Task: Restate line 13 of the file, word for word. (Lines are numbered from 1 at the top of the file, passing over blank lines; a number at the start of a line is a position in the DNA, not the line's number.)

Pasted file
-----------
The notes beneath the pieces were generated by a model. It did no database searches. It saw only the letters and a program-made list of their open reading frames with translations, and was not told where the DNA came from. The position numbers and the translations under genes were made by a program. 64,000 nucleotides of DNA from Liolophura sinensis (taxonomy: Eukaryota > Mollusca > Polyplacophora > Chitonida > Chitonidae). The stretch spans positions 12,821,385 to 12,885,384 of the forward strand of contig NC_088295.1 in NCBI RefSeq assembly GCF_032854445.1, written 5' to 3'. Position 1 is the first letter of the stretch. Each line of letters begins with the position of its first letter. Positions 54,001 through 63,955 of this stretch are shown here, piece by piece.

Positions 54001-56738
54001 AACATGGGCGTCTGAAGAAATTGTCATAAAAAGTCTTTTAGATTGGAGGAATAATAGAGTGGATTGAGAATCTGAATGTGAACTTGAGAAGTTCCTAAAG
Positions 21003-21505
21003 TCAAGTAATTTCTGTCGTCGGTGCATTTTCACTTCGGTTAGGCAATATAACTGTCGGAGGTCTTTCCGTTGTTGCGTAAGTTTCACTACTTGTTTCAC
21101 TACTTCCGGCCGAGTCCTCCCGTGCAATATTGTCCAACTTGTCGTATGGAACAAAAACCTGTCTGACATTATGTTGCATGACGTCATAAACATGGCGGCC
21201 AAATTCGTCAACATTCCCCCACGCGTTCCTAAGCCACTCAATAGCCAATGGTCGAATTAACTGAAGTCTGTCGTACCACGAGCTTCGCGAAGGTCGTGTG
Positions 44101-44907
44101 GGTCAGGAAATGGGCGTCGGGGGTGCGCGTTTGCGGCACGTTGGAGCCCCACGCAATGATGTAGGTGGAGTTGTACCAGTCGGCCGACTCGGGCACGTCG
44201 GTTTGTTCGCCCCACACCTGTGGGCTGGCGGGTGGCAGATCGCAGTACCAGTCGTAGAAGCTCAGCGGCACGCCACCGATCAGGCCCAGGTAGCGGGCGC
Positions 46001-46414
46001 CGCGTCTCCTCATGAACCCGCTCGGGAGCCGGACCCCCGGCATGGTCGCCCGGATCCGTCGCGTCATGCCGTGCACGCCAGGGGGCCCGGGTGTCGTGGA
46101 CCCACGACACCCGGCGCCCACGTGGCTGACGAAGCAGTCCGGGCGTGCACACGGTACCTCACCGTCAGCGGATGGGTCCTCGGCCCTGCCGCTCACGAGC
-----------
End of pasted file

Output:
46101 CCCACGACACCCGGCGCCCACGTGGCTGACGAAGCAGTCCGGGCGTGCACACGGTACCTCACCGTCAGCGGATGGGTCCTCGGCCCTGCCGCTCACGAGC